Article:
Those moments form the meat of An Honest Liar, but the production team had to cast the net wider to find a story worth telling. Recounting the life and a career of Randi seemingly wasn’t enough, and through a tangled web of false identities and American immigration law, An Honest Liar moves on to an unexpected conclusion. I’m always wary of biopic documentaries that feature a dramatic ending, and An Honest Liar is one where the whole thing seems rather forced: an attempt is made, somewhat botched, to portray Randi as a man easily fooled himself, who is struggling to deal with a certain level of deception in those close to him. But it doesn’t quite work out: a confessional style interview late on with Randi in his home seemed framed to show a negative side of a man seeking some privacy, but only come out as uncomfortable and a little bit unprofessional from the filmmakers, overegging what I felt was a fairly minor existential crisis within Randi’s mind, a temporary lessening of his innate confidence. Discussing Randi’s homosexuality and how he and others were forced to hide this is one thing, but that is taken to an extreme late on.
In the end, An Honest Liar suffers from a common enough flaw in films of this type: the filmmakers successfully avoid hero worship, but most of the film is basically preaching to the choir. There are no really substantial and incisive attempts at challenging Randi’s message or career here, nothing to make you ponder about whether it was all worth it. Certainly, there is a discussion to be had over whether Randi went too far on occasion, but while those moments are probably the best that An Honest Liar; has to offer, they are disappointingly fleeting. I feel like an entire documentary about “Carlos” or Project Alpha might have been a bit more worthwhile. An Honest Liar won’t be getting any kind of wide release after all, and will probably be sought out by those, like myself, who are already firmly on the side of James Randi and his stated work.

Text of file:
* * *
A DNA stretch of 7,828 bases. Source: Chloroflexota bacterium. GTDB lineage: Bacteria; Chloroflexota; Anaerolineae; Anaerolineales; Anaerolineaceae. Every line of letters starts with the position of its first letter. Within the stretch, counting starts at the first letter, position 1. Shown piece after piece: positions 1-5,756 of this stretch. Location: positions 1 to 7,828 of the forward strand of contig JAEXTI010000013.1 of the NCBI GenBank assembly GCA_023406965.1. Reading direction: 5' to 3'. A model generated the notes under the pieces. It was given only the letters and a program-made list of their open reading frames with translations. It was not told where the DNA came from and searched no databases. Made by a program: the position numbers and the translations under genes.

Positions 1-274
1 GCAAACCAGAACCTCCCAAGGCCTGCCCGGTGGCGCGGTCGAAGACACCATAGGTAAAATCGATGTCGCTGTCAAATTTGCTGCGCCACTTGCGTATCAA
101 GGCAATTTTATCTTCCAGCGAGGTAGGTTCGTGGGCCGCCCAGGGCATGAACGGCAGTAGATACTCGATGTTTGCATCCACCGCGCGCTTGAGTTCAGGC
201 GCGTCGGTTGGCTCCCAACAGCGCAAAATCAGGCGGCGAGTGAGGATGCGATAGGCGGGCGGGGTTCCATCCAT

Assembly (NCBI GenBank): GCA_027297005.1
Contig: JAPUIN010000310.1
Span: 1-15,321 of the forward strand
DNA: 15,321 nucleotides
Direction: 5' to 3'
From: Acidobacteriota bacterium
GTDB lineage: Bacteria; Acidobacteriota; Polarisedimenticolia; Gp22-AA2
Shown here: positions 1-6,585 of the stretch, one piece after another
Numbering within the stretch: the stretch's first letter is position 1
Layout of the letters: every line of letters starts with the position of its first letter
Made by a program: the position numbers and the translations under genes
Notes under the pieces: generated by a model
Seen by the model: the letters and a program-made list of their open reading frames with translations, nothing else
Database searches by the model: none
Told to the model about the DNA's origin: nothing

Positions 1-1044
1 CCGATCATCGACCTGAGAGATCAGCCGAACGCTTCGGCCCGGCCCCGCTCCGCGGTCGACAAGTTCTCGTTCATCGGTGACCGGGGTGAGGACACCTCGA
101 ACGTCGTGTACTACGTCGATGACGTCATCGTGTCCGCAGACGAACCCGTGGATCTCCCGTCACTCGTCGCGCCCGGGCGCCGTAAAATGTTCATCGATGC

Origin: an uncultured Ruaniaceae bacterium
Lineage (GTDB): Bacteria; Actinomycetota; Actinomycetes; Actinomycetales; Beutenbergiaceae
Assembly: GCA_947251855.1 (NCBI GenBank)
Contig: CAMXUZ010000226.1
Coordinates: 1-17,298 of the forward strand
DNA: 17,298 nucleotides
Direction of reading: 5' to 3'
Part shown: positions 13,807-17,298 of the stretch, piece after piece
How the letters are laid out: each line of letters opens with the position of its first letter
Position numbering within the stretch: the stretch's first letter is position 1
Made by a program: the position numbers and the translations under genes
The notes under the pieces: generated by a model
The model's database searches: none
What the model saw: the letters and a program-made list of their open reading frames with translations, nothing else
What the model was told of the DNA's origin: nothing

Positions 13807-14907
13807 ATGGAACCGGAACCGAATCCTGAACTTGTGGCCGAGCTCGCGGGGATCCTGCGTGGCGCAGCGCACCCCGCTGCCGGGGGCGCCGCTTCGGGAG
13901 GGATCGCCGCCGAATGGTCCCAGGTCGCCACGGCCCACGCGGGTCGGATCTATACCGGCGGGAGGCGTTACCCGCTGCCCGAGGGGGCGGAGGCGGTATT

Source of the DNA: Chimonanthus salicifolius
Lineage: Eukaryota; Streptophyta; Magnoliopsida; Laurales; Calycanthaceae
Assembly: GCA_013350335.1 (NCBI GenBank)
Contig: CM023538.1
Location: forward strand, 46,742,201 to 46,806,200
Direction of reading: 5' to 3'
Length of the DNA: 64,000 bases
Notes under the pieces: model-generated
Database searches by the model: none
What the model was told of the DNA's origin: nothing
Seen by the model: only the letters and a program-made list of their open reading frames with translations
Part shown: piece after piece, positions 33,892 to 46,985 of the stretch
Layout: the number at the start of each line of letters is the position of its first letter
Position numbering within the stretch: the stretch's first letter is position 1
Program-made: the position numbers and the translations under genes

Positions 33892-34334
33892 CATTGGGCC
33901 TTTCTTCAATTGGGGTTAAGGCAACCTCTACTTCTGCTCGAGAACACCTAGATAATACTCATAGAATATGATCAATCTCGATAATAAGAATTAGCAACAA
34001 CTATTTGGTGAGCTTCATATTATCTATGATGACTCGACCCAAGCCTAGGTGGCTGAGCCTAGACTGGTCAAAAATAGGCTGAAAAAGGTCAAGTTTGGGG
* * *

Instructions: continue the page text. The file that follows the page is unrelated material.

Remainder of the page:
Meason and Weinstein have managed to craft a film that hits the right notes at points and contains a few moments here and there of genuine interest, and the narrative that they have put together is at its highest quality when shining a light less on the psychics Randi has debunked, but more on the audience that sees the debunking and then ignores it, with further discussion of morality in the debunking process also to be enjoyed. But the apparent necessity of present day drama, so that the audience can feel more attached to Randi I suppose, didn’t wow me, with portions of it passing into truly clumsy territory. While admirers of Randi will find much to enjoy here, I do feel like An Honest Liar was, in some respects, a missed opportunity. Still recommended, but with those strings attached.
(All images are copyright of Abramorama).